Cool Tools: Rotary Hammers
Published: November 2011
When electricians and other tradesmen need to drill holes in surfaces too hard for conventional drill/drivers, they have two options: a hammer drill or rotary hammer.
A hammer drill has a mechanical cam-action drive that delivers rapid, low-impact blows well-suited for drilling small-diameter holes in soft masonry, metals and other materials. A rotary hammer generates higher impact, less frequent blows per minute (BPM) to make larger holes—up to 6 inches in diameter—in concrete, block and brick.
Rotary hammers accommodate a variety of bits and hit like a hammer and chisel—the tool does all the work, sparing the user from applying any manual force. There are three basic types of rotary hammers. The application will dictate which type is the best for a job.
Special Direct System plus or SDS+ hammers typically are used to drill holes in concrete for anchors with maximum hole sizes of 11/8 inches; SDS-max and spline hammers are for larger diameter, deeper holes and are used for other operations, such as core drilling and chiseling and demolition work.
Electricians use rotary hammers for making holes in concrete or block and brick to install anchors for conduit clips, junction boxes and cable trays and to make through holes for conduit.
As it has applied to other power hand tools, lithium-ion technology is included with rotary hammer designs. Today’s models are smaller and lighter in weight, but still deliver the power to do tough jobs. Manufacturers say another major difference in current models is improved dust-collection systems.
Bosch (www.boschtools.com), Mitch Burdick, product manager, hammers and vacuums, said: “The main considerations for choosing between a rotary hammer or a hammer drill are size of the job, the type of materials being worked on, and the frequency of the application—will it be all-day, every day or infrequently? A rotary hammer is a dedicated tool for drilling or chiseling in concrete and is designed for all-day use for medium to heavy duty jobs—its hammer mechanism creates the necessary impact energy for these applications.
“Compact size and lighter weight are common trends seen across all cordless- tool platforms, but the big challenge for manufacturers is to achieve more compact and lighter weight tools without sacrificing power and performance.
“Rotary hammers are being continuously improved regarding increased impact energy and performance while adding little to no weight. Low vibration technologies are being added to most hammers in a given product line to improve the comfort of using the tools in all-day applications. The focus here is to increase productivity and reduce the wear and tear on the contractor who has to use these tools all day long.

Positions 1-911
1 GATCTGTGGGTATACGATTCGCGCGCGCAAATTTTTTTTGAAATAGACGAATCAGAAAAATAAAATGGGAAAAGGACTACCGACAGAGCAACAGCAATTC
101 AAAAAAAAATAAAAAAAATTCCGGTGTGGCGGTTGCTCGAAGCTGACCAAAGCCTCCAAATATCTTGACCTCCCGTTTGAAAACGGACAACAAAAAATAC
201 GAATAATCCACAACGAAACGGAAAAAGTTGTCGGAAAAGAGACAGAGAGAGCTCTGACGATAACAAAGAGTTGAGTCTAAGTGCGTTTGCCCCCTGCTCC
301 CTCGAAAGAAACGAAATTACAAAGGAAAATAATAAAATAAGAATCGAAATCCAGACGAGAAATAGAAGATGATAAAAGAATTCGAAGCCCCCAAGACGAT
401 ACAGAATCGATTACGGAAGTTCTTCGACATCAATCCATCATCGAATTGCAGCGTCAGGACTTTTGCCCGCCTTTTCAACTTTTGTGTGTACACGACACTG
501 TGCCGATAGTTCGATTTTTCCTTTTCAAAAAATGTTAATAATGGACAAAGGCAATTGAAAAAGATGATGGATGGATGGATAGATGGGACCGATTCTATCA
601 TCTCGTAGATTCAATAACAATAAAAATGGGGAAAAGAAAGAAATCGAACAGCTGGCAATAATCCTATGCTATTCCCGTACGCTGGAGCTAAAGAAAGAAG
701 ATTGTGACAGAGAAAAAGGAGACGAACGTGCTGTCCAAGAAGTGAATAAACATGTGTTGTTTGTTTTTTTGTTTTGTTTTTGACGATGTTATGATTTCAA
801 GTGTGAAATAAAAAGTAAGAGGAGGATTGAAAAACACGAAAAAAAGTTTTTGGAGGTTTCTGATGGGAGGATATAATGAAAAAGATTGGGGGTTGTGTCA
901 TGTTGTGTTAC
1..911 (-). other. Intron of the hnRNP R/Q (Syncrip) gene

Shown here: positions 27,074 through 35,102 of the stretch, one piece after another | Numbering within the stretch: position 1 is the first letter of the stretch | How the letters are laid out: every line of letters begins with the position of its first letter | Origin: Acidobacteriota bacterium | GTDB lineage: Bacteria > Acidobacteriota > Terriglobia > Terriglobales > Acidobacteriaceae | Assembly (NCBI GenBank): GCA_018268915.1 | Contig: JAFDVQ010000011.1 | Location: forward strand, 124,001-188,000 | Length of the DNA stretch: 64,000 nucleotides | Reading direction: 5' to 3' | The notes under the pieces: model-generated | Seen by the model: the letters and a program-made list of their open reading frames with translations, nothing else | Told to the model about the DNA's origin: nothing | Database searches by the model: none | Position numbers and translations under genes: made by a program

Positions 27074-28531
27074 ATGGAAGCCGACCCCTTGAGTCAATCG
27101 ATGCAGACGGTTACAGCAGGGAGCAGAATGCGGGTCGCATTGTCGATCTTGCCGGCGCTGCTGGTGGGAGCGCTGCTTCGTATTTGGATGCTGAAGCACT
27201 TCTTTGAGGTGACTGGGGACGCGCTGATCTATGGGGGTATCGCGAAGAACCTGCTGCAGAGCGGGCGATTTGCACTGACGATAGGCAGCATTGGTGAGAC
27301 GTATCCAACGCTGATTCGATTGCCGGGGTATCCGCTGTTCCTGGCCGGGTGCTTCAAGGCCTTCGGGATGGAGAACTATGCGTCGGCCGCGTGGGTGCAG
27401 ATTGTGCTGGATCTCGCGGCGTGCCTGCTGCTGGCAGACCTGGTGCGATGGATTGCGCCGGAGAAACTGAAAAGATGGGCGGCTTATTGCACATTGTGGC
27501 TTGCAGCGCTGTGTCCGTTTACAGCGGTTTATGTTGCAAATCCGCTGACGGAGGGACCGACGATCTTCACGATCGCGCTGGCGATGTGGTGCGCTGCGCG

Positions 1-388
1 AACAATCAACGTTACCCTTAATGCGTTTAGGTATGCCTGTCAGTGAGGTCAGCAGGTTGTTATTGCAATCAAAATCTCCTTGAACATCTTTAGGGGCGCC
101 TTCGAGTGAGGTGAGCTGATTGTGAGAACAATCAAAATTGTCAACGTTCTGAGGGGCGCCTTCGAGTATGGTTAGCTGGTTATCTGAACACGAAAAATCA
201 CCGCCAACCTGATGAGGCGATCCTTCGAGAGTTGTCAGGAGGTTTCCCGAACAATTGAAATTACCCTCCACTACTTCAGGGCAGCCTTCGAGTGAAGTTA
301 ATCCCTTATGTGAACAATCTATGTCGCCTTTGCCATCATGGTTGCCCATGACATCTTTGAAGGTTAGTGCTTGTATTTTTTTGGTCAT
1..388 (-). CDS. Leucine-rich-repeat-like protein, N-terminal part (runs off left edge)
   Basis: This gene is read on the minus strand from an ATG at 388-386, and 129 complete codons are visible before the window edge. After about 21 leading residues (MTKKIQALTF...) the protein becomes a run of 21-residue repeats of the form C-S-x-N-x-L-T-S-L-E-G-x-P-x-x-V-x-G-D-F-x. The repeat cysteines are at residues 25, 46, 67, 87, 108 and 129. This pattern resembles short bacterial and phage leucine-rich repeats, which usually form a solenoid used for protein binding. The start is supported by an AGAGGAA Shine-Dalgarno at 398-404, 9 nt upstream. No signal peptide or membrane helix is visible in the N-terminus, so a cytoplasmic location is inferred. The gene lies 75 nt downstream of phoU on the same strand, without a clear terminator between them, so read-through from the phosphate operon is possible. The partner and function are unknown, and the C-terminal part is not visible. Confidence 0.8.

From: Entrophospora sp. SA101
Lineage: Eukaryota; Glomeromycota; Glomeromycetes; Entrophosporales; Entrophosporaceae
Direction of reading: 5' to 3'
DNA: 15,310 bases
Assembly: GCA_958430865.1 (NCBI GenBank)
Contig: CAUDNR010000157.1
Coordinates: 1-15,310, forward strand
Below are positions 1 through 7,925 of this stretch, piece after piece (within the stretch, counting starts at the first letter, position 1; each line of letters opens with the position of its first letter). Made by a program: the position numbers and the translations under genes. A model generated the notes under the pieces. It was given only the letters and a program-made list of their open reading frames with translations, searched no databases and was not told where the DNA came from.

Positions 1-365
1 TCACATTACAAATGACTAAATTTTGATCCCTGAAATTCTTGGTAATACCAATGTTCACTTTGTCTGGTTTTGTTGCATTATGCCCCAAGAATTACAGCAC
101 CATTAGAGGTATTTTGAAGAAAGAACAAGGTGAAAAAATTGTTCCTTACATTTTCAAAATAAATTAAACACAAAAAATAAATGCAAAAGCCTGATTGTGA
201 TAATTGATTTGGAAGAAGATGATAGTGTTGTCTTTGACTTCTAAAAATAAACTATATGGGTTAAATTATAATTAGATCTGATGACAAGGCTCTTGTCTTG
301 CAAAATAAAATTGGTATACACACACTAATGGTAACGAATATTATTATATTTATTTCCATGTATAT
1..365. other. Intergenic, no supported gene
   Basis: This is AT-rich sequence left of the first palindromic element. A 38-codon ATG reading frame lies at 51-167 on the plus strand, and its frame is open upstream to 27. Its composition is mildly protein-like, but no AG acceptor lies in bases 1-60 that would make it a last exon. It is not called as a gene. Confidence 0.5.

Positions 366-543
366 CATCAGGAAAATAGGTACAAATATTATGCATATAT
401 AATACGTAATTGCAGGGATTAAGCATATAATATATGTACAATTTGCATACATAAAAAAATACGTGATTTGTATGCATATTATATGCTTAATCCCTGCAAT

“Thanks to lithium-ion battery technology and advances in motor technology, today’s generation of cordless rotary hammers are capable of delivering near-corded tool performance, and a major benefit to using lithium-ion technology is that you’re able to deliver considerably more power in a lighter, more compact size. This means big benefits for tools like rotary hammers, which are typically bigger and heavier by nature. And when you’re using these types of tools in tight, confined areas, a lighter weight and more compact tool is preferred.
“The Bosch RHH180 18V rotary hammer incorporates brushless motor technology as well as electronic motor protection [EMP], which protects the tool from overload and overheating, which can damage the tool and battery. Brushless or EC [electronically commutated] motors are much more compact and lighter weight than traditional motors used in power tools, and they’re designed to deliver the same power and performance. A brushless motor has a sealed design, which prevents contaminants like dust and debris from damaging the motor,” Burdick concluded.
DeWalt (www.dewalt.com), Jeff Beck, rotary hammers product manager, said: “The biggest improvements in rotary hammers today are dust management and tool control. In the area of dust management, we are seeing more contractors wanting to limit the amount of dust created by rotary hammers. Attention is growing as contractors become more concerned about inhaling airborne concrete dust. Last year, DeWalt launched a cordless dust extractor (that fits the 36V SDS hammer), and a dust extractor telescope with a hose, which fits most of our SDS hammers and attaches to a vac or dust collector. Later this year, we will introduce dust extractors for larger hammers as well.